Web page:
The Writers Guild of America met again with representatives of the major studios on Thursday, as negotiators continued to search for a path toward resolving the 108-day writers strike.
The CEOs of the major studios — including Ted Sarandos of Netflix and David Zaslav of Warner Bros. Discovery — are also expected to hold a joint call on Friday to discuss the next move in the talks. Donna Langley of NBCUniversal and Dana Walden and Alan Bergman of Disney are also expected to participate.
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A resolution has remained elusive, after the WGA delivered its response to the latest proposal from the Alliance of Motion Picture and Television Producers on Tuesday. The two sides remain far apart on several items, including a staffing minimum in TV and a viewership-based streaming residual.
Several sources on the studio side professed shock and frustration at the guild’s response. They also said they are reluctant to “negotiate with ourselves” to get a deal.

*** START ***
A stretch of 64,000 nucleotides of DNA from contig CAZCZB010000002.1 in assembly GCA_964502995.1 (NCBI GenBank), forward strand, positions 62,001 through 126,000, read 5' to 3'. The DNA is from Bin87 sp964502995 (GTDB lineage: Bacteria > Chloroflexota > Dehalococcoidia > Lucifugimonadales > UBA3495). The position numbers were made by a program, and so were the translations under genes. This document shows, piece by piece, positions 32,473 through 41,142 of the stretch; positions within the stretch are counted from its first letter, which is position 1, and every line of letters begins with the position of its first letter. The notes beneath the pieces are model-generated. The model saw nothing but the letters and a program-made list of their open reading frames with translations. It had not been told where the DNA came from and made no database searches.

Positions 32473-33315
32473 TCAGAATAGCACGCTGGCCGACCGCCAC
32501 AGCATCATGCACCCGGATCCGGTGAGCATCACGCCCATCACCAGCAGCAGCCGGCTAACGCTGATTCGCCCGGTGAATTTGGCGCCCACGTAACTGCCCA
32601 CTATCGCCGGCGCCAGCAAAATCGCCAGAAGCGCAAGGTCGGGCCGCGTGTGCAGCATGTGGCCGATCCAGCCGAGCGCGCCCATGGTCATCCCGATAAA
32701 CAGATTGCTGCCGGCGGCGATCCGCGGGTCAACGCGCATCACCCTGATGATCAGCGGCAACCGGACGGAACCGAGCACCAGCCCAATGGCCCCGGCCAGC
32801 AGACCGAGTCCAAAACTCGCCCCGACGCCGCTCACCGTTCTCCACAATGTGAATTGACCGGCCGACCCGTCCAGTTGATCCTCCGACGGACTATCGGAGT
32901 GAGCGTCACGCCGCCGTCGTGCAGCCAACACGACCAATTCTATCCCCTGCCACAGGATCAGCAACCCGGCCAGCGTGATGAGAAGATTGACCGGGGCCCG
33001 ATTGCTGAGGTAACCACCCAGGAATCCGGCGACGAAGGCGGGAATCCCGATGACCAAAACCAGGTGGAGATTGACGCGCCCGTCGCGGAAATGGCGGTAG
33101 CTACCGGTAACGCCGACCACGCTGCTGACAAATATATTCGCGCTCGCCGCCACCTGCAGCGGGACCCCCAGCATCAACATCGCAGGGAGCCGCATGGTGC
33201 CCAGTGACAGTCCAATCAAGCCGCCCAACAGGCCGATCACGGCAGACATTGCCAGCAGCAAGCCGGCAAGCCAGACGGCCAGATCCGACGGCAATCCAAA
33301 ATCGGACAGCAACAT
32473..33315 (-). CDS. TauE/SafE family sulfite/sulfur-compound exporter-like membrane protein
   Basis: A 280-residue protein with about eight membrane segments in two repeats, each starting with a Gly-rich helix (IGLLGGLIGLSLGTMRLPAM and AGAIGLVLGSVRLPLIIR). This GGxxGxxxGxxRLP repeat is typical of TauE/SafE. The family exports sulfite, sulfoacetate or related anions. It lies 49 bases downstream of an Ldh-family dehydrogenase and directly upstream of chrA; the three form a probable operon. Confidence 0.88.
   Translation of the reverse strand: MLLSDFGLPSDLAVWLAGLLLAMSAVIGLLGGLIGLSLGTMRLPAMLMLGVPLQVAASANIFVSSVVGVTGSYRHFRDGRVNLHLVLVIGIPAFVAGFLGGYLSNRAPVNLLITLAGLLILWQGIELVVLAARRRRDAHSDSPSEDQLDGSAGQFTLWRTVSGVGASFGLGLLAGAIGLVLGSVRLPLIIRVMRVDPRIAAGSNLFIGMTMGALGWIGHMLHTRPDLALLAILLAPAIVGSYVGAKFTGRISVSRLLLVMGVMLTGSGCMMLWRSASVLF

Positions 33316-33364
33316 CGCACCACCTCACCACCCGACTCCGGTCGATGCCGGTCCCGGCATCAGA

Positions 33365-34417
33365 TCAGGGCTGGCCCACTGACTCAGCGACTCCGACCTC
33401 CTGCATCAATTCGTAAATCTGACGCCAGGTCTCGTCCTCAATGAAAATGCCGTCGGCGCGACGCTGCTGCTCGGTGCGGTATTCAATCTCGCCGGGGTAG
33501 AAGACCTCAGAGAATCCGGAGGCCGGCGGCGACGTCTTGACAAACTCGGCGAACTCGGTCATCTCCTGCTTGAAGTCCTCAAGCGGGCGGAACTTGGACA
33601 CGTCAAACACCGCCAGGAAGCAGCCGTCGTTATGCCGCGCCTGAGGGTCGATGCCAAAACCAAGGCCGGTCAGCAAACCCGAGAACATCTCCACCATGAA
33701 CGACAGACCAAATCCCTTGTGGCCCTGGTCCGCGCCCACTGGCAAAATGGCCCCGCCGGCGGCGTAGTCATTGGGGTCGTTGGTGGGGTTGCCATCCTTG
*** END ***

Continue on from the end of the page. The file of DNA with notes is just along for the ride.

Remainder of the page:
But one avenue of potential progress is to seek agreement in limited areas where the two sides are closer together, and hope that creates momentum to make deals on harder issues.
The CEOs have taken a personal interest in getting a deal, as they also face business challenges on several other fronts this fall. The top executives have also faced criticism over their pay packages and scrutiny of their public remarks about the strike.
The CEOs were involved in making the offer to the WGA last Friday that included provisions on TV staff size and transparency on the performance of streaming shows. The sources expressed a view that the offer was generous, and they hoped it could lead to a breakthrough in the negotiations. The WGA counter gave ground on numbers, but not on the basic structure of its proposals.
WGA leaders have cautioned members to disregard studio leaks, but otherwise have not given a formal update on talks since last Friday.
The negotiations have been led by the AMPTP, the entity that bargains on behalf of the major studios and more than 200 other companies. But the ultimate decisions on how to proceed rests with the top CEOs.
The WGA issued a report on Thursday castigating Netflix, Amazon and Disney for abusing their position of dominance in the industry to lower writers’ pay. The guild also called on antitrust regulators to block further consolidation among entertainment companies.
Jennifer Maas contributed to this story.
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